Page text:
I Dedicated 30 Days To Joy: Here’s How It Changed My Life
From the time I could talk, I was forming plans and telling others what to do, even if they were my stuffed animals. I started writing books when I was five years old, and started my first business when I was ten. I was always a high achiever, and my plans usually worked out.
Fast forward to age 39. I was living near the entrepreneur capital of the world, Silicon Valley, California, with my husband, two kids, and a cute dog. I’d made the biggest plan of my life, and invested a considerable amount of both money and time into a startup I was sure was fail-proof. On the outside, I looked like I had it all, but on the inside, I was riddled with anxiety.
They say the higher you climb, the harder you fall, and boy did I fall hard. When my business fell apart, I became a statistic—part of the 30% of entrepreneurs who are depressed. And even worse — for the first time in my life, I didn’t have a plan for what to do next.
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The Breakthrough on the Other Side of the Breakdown
It’s often those moments in life that bring us to our knees that also give us our greatest opportunities for growth. If you’ve ever suffered a loss, or accomplished something you previously thought was impossible, perhaps you can relate. For me, the loss of my business was a critical turning point. I realized that if the way I’d been living my life—perpetually worried, stressed, and in a rush—didn’t change, it was probably going to kill me.
Since I didn’t have a better plan at the time, I decided to dedicate 30 days to the singular pursuit of joy, based on the premise that finding joy in the life you have will create the life you want.
The Science of Joy
My business was related to epigenetics, the external factors that influence our genes, and I knew that joy effects the entire body, down to the DNA. I utilized my geeky science side to take on joy as a full-on science experiment.
Calling on the body of scientific and personal research into hormones, neurotransmitters, and mindfulness I had amassed over many years, I calculated a synthesized plan to go after joy from all angles. I followed the best advice I could find—scientific, spiritual, even sexual—and everything in between. I called it “The Joy Plan.” I wrote down what happened so I could remember how I did it—and my story became a book (The Joy Plan, Sourcebooks, July 2017). Since joy is an emotion that’s experienced in the brain’s limbic system—it’s a physiological state that can be fostered, just like any other habit.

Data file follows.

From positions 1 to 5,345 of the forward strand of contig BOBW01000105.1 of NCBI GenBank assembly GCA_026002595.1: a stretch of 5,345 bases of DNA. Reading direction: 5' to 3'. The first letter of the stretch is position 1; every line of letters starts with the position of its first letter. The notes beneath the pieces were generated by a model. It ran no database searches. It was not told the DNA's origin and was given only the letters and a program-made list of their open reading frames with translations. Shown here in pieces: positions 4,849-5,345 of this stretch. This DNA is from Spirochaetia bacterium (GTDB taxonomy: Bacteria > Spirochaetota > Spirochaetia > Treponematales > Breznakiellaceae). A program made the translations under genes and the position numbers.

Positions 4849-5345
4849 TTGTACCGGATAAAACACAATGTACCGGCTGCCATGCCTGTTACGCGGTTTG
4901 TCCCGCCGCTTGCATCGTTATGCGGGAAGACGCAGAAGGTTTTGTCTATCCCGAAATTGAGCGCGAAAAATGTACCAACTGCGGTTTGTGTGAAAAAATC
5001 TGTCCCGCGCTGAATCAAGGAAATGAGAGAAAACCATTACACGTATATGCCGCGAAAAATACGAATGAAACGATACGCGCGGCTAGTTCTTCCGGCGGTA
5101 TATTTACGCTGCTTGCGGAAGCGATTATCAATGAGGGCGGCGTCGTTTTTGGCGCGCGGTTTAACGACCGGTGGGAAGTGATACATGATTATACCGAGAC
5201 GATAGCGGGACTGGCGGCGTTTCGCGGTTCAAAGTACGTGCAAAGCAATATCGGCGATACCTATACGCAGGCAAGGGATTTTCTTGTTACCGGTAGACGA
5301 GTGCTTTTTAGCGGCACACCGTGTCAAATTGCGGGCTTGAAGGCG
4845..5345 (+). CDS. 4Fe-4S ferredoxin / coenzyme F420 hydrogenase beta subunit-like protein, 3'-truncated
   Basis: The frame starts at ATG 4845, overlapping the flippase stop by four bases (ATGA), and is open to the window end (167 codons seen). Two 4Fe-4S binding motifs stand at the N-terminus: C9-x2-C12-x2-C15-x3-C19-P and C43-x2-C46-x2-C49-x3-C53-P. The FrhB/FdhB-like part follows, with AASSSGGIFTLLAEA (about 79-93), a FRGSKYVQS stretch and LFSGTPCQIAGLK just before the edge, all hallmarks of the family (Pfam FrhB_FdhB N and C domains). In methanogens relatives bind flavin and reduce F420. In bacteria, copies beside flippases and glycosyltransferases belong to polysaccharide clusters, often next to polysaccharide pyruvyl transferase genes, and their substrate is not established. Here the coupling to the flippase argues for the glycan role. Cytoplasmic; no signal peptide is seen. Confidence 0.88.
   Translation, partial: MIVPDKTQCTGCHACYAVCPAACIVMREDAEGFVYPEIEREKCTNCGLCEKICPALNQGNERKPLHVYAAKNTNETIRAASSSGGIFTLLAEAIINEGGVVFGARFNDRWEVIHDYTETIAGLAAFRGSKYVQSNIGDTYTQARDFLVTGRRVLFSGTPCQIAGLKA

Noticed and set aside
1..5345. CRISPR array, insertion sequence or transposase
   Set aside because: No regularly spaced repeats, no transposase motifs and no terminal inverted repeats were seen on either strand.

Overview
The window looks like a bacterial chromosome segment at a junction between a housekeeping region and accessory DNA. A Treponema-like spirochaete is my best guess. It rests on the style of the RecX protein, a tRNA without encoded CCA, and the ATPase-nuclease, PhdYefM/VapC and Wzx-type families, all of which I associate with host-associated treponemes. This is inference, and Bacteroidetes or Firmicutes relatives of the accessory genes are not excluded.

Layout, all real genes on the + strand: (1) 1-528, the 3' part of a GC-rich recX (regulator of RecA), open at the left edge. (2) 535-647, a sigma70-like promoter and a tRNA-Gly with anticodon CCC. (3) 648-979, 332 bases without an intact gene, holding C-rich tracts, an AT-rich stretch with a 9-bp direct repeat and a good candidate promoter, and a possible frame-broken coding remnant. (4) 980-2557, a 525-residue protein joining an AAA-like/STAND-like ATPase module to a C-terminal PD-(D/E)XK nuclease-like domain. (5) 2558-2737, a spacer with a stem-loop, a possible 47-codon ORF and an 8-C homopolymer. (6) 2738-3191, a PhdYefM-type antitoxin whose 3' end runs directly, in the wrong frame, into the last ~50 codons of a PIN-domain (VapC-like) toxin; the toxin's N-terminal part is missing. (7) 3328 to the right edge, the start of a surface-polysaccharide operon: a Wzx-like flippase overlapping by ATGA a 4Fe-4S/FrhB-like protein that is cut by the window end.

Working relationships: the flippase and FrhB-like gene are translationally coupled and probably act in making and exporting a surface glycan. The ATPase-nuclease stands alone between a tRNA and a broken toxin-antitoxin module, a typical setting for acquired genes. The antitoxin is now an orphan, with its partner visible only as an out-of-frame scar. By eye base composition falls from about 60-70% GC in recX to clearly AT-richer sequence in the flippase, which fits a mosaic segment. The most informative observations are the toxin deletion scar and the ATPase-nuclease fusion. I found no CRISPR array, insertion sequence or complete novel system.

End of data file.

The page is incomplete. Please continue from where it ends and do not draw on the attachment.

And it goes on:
Your Brain on Joy
Think about folding a piece of paper in half. The first time you fold it, it might take a few seconds to line up the corners and set the crease properly. But if you unfold and then refold the paper, it folds much faster the second time, right?
Well, that piece of paper is like our brains. Thanks to the phenomenon called neuroplasticity, every time we have a thought, or say something, or do something, it creates neural connections (nerve cells clump together in our brain). And if we think or say or do the same thing repeatedly, those neural connections get bigger, eventually forming what’s called a neural pathway – like a well-worn highway that our brain goes back to over and over again because it’s familiar. Like our piece of paper.
That’s how habits are formed. And they aren’t always easy to change. But it is totally possible to create new habits, to create the conditions for joy in your brain that then turn into the conditions for joy in your life.
Joy as a Lifestyle
It took me 30 days to get the process rolling, but joy really is a lifelong practice. Luckily, once you know how to find it, it’s pretty simple to keep it up.
When I dedicated 30 days to joy, I tried every tool and trick that was recommended in every self-help book I could get my hands on. And it was remarkable to see what worked and what didn’t. For me, giving up on complaining, finding a way to meditate that’s actually more calming than it is stressful, and turning the mental dial from worry to gratitude were the major keys to my “Joy Plan.”
As I found joy through simple, everyday actions, I watched my life morph to match that joy. Although the changes happened so fast that it almost seemed like magic, I know it was really because of science. I tapped into the neurobiology of joy and formed new habits that changed the course of my life. Following a “Joy Plan” is simple, but it’s not a quick fix. In order to create lasting change, it’s important to engage both body and mind. New habits of thought create new feelings and eventually inspire new actions. To be effective long-term, joy must become a lifestyle.
Luckily, 30 days is long enough to form new habits and put this lifestyle into place.
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